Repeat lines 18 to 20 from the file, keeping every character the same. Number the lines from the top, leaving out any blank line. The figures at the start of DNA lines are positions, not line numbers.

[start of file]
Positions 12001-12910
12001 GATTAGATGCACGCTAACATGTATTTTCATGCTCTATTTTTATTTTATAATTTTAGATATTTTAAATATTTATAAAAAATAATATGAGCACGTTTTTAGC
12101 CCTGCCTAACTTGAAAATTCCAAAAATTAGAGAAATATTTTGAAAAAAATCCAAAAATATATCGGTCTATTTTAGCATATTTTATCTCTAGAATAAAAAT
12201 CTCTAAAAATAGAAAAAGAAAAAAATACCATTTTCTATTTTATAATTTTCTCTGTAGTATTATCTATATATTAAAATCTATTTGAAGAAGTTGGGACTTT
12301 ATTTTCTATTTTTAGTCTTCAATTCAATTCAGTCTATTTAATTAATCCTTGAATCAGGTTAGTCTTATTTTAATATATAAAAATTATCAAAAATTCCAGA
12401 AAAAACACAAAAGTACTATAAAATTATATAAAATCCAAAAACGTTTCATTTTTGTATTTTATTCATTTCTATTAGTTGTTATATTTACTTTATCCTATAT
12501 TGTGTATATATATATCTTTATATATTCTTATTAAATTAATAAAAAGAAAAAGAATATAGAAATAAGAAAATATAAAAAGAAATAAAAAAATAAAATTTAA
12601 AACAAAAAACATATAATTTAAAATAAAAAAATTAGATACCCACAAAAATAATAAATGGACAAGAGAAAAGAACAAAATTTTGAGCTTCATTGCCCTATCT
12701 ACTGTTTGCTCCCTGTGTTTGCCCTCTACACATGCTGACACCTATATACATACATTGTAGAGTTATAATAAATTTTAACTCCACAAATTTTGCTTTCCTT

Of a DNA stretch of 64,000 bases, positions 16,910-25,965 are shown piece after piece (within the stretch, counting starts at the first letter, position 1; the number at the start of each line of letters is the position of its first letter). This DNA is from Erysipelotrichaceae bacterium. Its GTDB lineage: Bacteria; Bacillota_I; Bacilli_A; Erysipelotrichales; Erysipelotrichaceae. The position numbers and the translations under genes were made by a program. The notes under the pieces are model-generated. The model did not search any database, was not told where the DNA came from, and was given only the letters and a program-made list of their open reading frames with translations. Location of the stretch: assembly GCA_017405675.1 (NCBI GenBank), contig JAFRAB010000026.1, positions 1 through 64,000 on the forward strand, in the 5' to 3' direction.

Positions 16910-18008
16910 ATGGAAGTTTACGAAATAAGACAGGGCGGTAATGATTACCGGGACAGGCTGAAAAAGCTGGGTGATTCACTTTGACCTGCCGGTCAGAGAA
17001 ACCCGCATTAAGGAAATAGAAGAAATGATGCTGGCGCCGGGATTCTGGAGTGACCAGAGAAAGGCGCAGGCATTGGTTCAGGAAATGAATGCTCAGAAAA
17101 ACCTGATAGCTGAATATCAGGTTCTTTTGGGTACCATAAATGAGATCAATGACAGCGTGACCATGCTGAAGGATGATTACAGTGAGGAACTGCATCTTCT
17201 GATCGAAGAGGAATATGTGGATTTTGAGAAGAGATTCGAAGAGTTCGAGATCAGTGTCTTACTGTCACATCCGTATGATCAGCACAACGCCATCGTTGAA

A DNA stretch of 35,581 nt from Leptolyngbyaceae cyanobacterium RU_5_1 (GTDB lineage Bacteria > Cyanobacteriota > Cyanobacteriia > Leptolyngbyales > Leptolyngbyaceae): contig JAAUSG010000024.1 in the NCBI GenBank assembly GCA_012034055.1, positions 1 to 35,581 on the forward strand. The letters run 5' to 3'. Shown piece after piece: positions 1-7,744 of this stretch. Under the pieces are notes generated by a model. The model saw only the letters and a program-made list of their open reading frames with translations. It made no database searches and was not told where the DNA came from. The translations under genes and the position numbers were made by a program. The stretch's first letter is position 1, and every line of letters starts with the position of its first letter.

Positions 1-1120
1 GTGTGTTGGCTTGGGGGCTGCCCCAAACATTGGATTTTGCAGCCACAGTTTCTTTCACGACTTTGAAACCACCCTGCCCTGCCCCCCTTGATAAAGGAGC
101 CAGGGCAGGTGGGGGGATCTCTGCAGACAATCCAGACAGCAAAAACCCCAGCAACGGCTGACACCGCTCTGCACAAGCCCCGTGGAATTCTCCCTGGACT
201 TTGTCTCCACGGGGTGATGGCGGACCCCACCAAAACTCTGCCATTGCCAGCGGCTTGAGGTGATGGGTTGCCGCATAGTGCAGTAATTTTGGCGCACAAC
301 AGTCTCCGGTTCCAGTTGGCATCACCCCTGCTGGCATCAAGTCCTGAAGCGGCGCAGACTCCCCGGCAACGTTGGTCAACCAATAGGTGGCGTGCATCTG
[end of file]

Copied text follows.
1 GTGTGTTGGCTTGGGGGCTGCCCCAAACATTGGATTTTGCAGCCACAGTTTCTTTCACGACTTTGAAACCACCCTGCCCTGCCCCCCTTGATAAAGGAGC
101 CAGGGCAGGTGGGGGGATCTCTGCAGACAATCCAGACAGCAAAAACCCCAGCAACGGCTGACACCGCTCTGCACAAGCCCCGTGGAATTCTCCCTGGACT
201 TTGTCTCCACGGGGTGATGGCGGACCCCACCAAAACTCTGCCATTGCCAGCGGCTTGAGGTGATGGGTTGCCGCATAGTGCAGTAATTTTGGCGCACAAC